Lawn Maintenance Calendar
This calendar of suggested management practices is designed to assist you in the seasonal care of your bermudagrass lawn. Location, terrain, soil type and condition, age of lawn, previous lawn care, and other factors affect turf performance. For these reasons, the following management practices and dates should be adjusted to suit your particular home lawn conditions.
March through May
Mow the lawn when it first turns green in the spring with a reel mower set at ¾ to 1 inch or a rotary mower set as low as possible without scalping. Mow before the grass gets taller than 1½ to 2 inches. Then practice grasscycling. Grasscycling is simply leaving grass clippings on your lawn. Grass clippings decompose quickly and can provide up to 25 percent of the lawn’s fertilizer needs. If prolonged rain or other factors prevent frequent mowing and clippings are too plentiful to leave on the lawn, they can be collected and used as mulch. Whatever you do, don’t bag them! Grass clippings do not belong in landfills.
Apply 1 pound of nitrogen per thousand square feet several weeks after the grass turns green. Submit a soil sample to determine nutrient and lime requirements. In the absence of a soil test, use a complete nitrogen-phosphorus-potassium (N-P-K) turf-grade fertilizer with a 3-1-2 or 4-1-2 ratio(for example, 12-4-8 or 16-4-8). (Contact your county Cooperative Extension Center for details.) Apply lime if suggested. To determine the amount of product needed to apply 1 pound of nitrogen per thousand square feet, divide 100 by the first number in the fertilizer ratio. For example, for a 16-4-8 fertilizer, divide 100 by 16. The result is 6.25 pounds of product per thousand square feet: 100/16 = 6.25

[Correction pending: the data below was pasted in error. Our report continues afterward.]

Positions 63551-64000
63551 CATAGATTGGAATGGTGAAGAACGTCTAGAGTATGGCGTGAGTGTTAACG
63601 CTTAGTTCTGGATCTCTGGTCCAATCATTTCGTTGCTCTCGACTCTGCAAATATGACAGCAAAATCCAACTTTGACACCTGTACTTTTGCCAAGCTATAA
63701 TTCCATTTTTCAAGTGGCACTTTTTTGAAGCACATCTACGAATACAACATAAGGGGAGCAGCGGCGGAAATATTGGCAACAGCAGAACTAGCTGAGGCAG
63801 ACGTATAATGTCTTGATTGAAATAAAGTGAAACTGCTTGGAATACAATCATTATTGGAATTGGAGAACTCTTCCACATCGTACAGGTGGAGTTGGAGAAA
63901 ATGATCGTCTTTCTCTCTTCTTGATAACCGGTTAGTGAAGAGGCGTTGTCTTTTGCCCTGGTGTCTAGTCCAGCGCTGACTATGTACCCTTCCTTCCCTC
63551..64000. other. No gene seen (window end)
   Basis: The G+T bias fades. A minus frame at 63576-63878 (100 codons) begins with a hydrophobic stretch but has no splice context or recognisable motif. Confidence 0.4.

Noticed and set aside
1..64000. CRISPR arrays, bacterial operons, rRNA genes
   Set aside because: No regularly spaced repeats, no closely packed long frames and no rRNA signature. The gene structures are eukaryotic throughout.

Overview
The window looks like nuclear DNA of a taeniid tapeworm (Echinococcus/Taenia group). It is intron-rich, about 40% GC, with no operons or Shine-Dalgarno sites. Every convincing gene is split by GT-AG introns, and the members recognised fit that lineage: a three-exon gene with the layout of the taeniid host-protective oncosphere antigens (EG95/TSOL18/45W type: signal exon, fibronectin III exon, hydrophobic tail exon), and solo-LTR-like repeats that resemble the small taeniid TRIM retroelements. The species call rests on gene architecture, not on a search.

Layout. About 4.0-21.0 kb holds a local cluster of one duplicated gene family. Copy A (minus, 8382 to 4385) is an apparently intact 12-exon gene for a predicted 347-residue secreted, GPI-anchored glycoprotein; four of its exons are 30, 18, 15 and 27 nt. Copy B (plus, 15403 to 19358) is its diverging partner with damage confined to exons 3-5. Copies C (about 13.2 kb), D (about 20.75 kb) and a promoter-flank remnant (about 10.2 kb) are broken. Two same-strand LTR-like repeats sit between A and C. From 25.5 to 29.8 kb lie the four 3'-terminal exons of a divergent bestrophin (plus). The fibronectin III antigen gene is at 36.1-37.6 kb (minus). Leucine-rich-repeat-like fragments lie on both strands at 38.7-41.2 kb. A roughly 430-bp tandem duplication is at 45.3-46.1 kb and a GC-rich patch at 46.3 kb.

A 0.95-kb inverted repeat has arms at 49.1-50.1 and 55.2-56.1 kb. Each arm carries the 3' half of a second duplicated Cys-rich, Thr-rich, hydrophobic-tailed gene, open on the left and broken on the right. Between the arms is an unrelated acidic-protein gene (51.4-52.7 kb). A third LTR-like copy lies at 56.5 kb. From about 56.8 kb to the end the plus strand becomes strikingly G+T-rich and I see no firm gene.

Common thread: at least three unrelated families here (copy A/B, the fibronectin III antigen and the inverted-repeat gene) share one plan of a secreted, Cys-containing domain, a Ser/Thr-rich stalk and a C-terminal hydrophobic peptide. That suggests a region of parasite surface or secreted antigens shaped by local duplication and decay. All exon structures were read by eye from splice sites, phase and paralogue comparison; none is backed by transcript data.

Water to a soil depth of 4 to 6 inches. Probe with a screwdriver to determine moisture depth. Bermudagrass needs a weekly application of about 1 to 1¼ inches of water. On sandy soils it often requires more frequent watering, for example, ½ inch of water every third day. It is often necessary to irrigate an area for 3 to 5 hours to apply 1 inch of water. (It requires 640 gallons of water to deliver 1 inch of water per thousand square feet.) Because clay soils accept water slowly, irrigate just until runoff occurs, wait ½ hour until the water has been absorbed, and then continue irrigating until the desired depth or amount is obtained. A dark bluish gray color, footprinting, and wilted, folded, or curled leaves indicate that it is time to water. Proper irrigation may prevent or reduce pest problems and environmental stress later in the summer.
Apply preemergence herbicides to control crabgrass, goosegrass, and foxtail by the time the dogwoods are in full bloom. Apply postemergence herbicides in May as needed to control summer annual and perennial broadleaf weeds such as knotweed, spurge, and lespedeza. Products containing two or three broadleaf herbicides usually control several different broadleaf weeds in a lawn more effectively. Be sure the product is labeled for use on bermudagrass. Apply postemergence herbicides only when weeds are present, and wait until three weeks after the lawn becomes green.
Check for white grubs and control them if necessary. (See White Grubs in Turf, ENT/ORT-67, AG-366).
Vertically mow in May to remove the thatch (layer of undecayed grass) after the lawn becomes green if the thatch is more than ½ inch thick.